Rook by Stephen G. Eoannou
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Rook by Stephen G. Eoannou
Rook is based on the true story of Al Nussbaum. To his unsuspecting wife, Lolly, Al is a loving, chess playing, family man. To J. Edgar Hoover, he is the most cunning fugitive alive. Al is the mastermind behind a string of east coast robberies that has stumped law enforcement. After his partner, one-eyed Bobby Wilcoxson, kills a bank guard and wounds a New York City patrolman, Al is identified as one of the robbers and lands on top of the FBI’s most wanted list. He is forced to flee his hometown of Buffalo, New York as the FBI closes in and Lolly learns of her husband’s secret life.
While Al assumes another identity and attempts to elude the police, Lolly is left alone to care for their infant daughter and adjust to her new life as ‘The Bank Robber’s Wife’. Friends, family, and federal agents all pressure Lolly to betray Al. While Lolly struggles at home financially, with unrelenting FBI agents, and her conscious, Al and Bobby continue to rob banks, even as Bobby grows more mentally unstable and dangerous.
Al has only two goals: avoid capture and steal enough money to start a new life with his family. Returning to gather his wife and baby is suicidal, but as Al said, he’d only stick his neck in the Buffalo noose for Lolly.
To purchase Rook, click any of the following links: Unsolicited Press, Barnes & Noble, Bookshop.org& Amazon
Guest Post by Stephen G. Eoannou, Author of Rook
I met Al Nussbaum on November 4, 2012, sixteen years after he died. I was standing at my kitchen table with the Buffalo News’ Sunday edition spread before me. An article written by Charity Vogel caught my attention: “The strange, true story of a Buffalo robber-turned crime novelist”. I’ve always been fascinated but the idea of a writer as hero or anti-hero in fiction, and my excitement grew as I read the article.
Al Nussbaum, I read, was a regular guy, a Buffalo guy. He came from a good, middle-class family raised on the city’s east side. People said he was always the smartest person in the room. He married his high school sweetheart, Lolly, and they had a baby girl. Al liked to read and play chess. He also like to rob banks, but Lolly didn’t discover that until later.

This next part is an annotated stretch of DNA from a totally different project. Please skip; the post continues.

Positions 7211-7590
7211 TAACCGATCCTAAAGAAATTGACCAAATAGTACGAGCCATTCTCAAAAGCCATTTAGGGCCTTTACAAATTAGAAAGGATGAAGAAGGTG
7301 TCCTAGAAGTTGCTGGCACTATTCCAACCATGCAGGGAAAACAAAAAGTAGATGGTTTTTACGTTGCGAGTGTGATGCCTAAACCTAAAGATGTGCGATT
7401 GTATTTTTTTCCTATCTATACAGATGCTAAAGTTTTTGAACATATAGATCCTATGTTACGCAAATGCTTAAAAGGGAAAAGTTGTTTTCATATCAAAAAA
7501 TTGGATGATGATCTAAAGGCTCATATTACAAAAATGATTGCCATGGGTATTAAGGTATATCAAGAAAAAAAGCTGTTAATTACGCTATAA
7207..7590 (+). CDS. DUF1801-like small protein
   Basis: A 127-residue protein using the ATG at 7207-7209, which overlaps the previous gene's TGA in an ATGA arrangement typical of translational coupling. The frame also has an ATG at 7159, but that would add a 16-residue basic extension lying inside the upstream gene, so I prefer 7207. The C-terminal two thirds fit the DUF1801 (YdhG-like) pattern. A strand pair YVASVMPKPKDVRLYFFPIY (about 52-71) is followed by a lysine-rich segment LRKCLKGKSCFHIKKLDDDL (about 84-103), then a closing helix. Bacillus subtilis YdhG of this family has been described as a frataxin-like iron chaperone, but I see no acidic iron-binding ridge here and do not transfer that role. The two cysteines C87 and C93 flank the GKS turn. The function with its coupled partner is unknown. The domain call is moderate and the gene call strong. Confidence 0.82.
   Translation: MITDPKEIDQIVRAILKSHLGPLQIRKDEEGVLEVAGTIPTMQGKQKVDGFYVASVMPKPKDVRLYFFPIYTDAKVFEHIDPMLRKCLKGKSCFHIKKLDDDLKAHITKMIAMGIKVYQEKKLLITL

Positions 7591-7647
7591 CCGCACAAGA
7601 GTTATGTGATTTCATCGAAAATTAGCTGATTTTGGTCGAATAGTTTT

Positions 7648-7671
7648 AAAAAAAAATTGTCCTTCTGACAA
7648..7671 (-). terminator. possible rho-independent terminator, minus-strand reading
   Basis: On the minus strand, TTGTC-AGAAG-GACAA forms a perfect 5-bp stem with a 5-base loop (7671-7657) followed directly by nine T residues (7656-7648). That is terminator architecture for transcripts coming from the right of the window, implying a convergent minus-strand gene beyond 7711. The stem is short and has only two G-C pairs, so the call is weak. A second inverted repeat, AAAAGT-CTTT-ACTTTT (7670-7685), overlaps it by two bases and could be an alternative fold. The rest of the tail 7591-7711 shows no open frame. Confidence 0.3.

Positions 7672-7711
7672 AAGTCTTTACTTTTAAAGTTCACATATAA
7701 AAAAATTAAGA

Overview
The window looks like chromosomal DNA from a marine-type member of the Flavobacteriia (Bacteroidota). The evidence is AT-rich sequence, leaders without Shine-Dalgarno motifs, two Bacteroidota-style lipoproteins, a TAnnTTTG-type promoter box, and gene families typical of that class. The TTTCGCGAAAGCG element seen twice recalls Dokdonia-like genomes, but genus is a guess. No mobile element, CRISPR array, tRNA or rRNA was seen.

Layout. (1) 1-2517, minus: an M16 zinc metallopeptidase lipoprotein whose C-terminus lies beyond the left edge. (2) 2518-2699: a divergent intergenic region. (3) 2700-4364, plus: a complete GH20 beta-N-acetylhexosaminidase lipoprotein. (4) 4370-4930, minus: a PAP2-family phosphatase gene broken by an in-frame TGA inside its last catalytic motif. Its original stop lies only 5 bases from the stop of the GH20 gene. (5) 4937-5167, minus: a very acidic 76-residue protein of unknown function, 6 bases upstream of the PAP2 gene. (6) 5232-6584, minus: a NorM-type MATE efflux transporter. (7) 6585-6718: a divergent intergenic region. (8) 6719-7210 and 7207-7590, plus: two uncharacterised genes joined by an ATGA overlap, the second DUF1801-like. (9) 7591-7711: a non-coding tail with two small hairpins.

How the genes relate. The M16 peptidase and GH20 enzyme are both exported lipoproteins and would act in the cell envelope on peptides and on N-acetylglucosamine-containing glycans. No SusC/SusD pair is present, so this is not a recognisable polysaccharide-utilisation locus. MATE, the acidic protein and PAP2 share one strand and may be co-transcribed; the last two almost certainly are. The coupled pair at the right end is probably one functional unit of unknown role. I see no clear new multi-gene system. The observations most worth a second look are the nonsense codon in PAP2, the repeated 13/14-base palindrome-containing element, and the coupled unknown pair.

The more I read, the more fascinated I became. J. Edgar Hoover at one time called Al (we were on first name basis by this time) the most cunning fugitive alive. Readers Digest offered a $10,000 reward for information leading to his arrest. One million wanted posters were printed and distributed. And they still couldn’t catch him. I knew I wanted to write about Al before I finished the article.
Al was such a public figure, it was easy to research him. I made myself dizzy reading Buffalo Evening News and Courier Express articles about Al and his one-eyed bank robbing partner Bobby Wilcoxson on microfiche at the Buffalo Central Library. I obtained Al’s FBI and prison files under the Freedom of Information Act. On eBay, I won copies of Alfred Hitchcock’s and Ellery Queen’s Mystery Magazines that contained Al’s short stories as well as his YA novels published by Scholastic Books. At some point, I stumbled across Charles Kelly’s biography of Dan J. Marlowe, Al’s writing mentor while in prison. A moment came when I felt full, satiated, like I had learned enough about Al, Bobby, and Lolly that I could create a fictional world based on their true-life story and began writing.